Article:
what happed when you got back?

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bigmo
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My Welcome Home

Post by bigmo » Mon Jun 12, 2006 7:58 pm

When I got home, my parents had arranged a small parade to one of the local fire halls where the local VFW honored me. A few days later I was interviewed for our local TV station and she asked me how it felt to be a hero. I answered that I was not a hero, I was just a soldier doing my job. It was not until a few years later when I was seeing a counselor for my PTSD that she changed my perspective. She asked me how the people who lived in Kuwait saw me. Wow! One statement that changed the way I saw myself. We are all heroes in someone's eyes. A few years after that, a woman I had only met hours before sincerely thanked me for what I did. It brought tears to my eyes.
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bilbo37
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Post by bilbo37 » Mon Jun 12, 2006 9:50 pm

Glad to see you here bigmo. Thanks for your service.
bigmo
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Thanks

Post by bigmo » Tue Jun 13, 2006 8:17 am

Thank you, Bilbo, not only for thanking me but also for serving our country! Before I went to Desert Storm I never could have imagined the bond you develop with others that were there. I remember feeling guilty when this new Iraqi war started because I felt I should have been there with my brothers and sisters. My heart and prayers go out to ALL members of the military regardless of when they served.
rodneyw71
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Re: Thanks

Post by rodneyw71 » Fri Jun 16, 2006 8:48 pm

bigmo wrote:Thank you, Bilbo, not only for thanking me but also for serving our country! Before I went to Desert Storm I never could have imagined the bond you develop with others that were there. I remember feeling guilty when this new Iraqi war started because I felt I should have been there with my brothers and sisters. My heart and prayers go out to ALL members of the military regardless of when they served.
I felt the exact same way and still do, thats why I have been thinking about going in to the Guard, The Army recruiter called me yesterday about joing the guard but I don't want to go to the Warrier refresher cource. The Guard unit here is transportation (Truck drivers), Which is what I do for a living, they wanted to send me to training. I told them if they want me I'll join, but I don't want go through basic again.
Desert Storm, KFIA, Dec. '90- May '91
RAF Alconbury, UK. '90-'92
KI. Sawyer AFB, MI. '92
434th ARW/LRS, Grissom ARB, IN. 2007-Present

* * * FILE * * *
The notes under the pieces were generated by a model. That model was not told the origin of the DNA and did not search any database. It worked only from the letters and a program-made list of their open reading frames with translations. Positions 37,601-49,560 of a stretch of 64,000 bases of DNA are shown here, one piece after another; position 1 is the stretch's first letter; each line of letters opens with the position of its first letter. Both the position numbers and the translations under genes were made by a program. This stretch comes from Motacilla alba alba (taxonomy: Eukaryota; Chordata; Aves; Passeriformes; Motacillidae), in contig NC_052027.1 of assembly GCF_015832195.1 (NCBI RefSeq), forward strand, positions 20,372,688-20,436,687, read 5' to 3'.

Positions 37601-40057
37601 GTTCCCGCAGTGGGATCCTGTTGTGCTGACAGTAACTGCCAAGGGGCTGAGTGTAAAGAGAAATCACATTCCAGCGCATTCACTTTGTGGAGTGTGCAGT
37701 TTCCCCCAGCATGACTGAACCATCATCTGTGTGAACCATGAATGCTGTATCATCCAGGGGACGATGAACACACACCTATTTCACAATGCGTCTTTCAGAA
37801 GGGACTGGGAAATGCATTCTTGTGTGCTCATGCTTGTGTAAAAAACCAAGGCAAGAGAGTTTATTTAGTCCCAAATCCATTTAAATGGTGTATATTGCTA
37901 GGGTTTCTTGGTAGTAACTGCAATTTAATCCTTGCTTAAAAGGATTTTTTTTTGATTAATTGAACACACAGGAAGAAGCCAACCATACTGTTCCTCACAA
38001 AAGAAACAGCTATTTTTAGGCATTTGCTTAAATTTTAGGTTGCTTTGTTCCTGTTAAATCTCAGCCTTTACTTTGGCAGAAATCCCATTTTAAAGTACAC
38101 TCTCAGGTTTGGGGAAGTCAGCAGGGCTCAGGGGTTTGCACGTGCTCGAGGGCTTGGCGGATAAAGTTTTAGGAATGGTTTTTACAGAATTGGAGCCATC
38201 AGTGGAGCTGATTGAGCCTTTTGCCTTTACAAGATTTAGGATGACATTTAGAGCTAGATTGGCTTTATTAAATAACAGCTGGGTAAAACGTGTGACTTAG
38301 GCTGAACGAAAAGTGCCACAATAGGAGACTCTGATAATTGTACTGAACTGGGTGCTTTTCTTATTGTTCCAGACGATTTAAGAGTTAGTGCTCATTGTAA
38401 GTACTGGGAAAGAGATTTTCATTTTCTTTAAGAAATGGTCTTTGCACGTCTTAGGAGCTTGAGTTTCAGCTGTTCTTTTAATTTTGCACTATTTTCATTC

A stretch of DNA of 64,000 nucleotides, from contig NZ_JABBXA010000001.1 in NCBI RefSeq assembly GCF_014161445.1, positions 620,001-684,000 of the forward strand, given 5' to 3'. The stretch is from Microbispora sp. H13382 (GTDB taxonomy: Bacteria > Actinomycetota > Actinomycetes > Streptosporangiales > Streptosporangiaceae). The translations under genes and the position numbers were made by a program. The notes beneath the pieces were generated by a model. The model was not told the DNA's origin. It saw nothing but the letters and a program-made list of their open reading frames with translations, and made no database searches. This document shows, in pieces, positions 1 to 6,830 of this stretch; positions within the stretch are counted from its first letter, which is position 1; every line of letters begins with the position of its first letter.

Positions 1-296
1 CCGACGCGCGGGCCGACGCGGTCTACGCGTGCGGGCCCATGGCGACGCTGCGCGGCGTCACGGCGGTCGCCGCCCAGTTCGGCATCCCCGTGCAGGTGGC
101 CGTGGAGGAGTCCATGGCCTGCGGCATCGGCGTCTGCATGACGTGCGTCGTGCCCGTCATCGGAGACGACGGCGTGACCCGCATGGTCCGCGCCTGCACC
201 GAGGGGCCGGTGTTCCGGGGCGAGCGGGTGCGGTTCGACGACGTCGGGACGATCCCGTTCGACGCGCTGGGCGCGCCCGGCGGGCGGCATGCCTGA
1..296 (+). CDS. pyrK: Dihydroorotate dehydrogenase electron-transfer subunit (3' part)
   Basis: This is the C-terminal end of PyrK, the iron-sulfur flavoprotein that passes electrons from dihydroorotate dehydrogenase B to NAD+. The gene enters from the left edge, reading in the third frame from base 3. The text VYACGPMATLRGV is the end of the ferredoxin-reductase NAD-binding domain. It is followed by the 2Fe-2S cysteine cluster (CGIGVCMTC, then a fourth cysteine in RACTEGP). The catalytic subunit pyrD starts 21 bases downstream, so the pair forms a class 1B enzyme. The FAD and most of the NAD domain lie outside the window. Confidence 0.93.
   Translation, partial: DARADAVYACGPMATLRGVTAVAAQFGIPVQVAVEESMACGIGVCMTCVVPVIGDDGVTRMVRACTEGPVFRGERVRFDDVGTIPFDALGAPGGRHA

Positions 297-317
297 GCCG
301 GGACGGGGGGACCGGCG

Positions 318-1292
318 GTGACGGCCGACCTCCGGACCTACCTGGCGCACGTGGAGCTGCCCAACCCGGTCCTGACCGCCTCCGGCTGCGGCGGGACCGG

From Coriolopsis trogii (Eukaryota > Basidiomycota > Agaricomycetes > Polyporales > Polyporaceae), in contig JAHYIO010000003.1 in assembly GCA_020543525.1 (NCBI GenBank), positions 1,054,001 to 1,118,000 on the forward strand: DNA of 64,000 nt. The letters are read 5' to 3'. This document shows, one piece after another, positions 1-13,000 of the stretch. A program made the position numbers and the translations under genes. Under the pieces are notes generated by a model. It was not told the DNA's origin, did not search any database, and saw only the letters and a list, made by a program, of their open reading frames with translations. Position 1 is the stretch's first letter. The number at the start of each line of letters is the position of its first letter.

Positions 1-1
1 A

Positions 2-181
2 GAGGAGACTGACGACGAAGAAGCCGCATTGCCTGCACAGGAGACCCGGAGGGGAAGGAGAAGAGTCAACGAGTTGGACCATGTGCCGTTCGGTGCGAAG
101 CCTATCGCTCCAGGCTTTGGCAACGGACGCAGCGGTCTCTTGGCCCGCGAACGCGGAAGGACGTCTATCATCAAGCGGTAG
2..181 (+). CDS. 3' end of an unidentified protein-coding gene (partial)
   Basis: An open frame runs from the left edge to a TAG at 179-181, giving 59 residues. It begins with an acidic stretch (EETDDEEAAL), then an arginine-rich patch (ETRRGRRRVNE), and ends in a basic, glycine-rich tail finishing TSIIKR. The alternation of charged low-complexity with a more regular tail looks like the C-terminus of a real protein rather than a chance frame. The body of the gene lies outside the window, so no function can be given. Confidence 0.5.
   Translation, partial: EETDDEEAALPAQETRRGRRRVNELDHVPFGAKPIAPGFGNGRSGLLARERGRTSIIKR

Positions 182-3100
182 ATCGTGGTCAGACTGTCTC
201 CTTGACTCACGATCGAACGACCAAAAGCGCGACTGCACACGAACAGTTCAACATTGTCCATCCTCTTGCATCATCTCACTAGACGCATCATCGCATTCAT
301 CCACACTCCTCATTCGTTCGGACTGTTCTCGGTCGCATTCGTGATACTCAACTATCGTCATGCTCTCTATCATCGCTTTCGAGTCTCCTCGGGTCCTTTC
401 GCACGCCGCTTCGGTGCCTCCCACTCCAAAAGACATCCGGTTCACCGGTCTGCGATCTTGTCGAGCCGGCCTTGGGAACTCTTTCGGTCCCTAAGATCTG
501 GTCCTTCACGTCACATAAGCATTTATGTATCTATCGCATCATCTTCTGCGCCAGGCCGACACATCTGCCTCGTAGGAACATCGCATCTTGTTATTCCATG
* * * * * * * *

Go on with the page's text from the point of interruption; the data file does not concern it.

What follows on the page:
OIF 506th ELRS, Kirkuk, Iraq Sept. '09-Jan. '10
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bilbo37
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Post by bilbo37 » Fri Jun 16, 2006 9:46 pm

Keep pushing for it, although they may be looking at getting a refresher to make sure you are physically fit. Keep us up to date on what is going on.
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RichardLowry
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Post by RichardLowry » Sat Jun 17, 2006 10:05 am

I am a Vietnam era vet. I served in nuclear submarines from 1967 to 1975. Last week I was traveling up the East Coast on my premier book signing tour for my new book, MARINES IN THE GARDEN OF EDEN.

Tuesday was my last day of the tour and I really only had one thing scheduled. I had been invited the the Marine Corps Sunset Parade at the Iwo Jima Memorial, so I had most of the day to myself.

I decided to visit Arlington Cemetary. I visited the graves of three Marines who were killed in Nasiriyah, the relatively new exhbit called Faces of the Fallen and the changing of the guard at the tomb of the Unknown Soldiers.

I had taken the tram up the hill and after the changing of the guard, I rode the shuttle back to the visitor's center. Just as the tour bus was approaching the visitor center, the narrator said, "If you have served our country in the military, please raise your hand."

There were only three of us on the bus. I raised my hand for a few seconds. The tour guide then said, "please show your appreciation for these veterans."

Everyone politely applauded and I thought that I had just received the only public recognition I would ever get for my service. As the bus rolled to a stop, a family - mother, father, son and daughter - rose to get off the bus. The mother turned to me and softly said - "Thank you."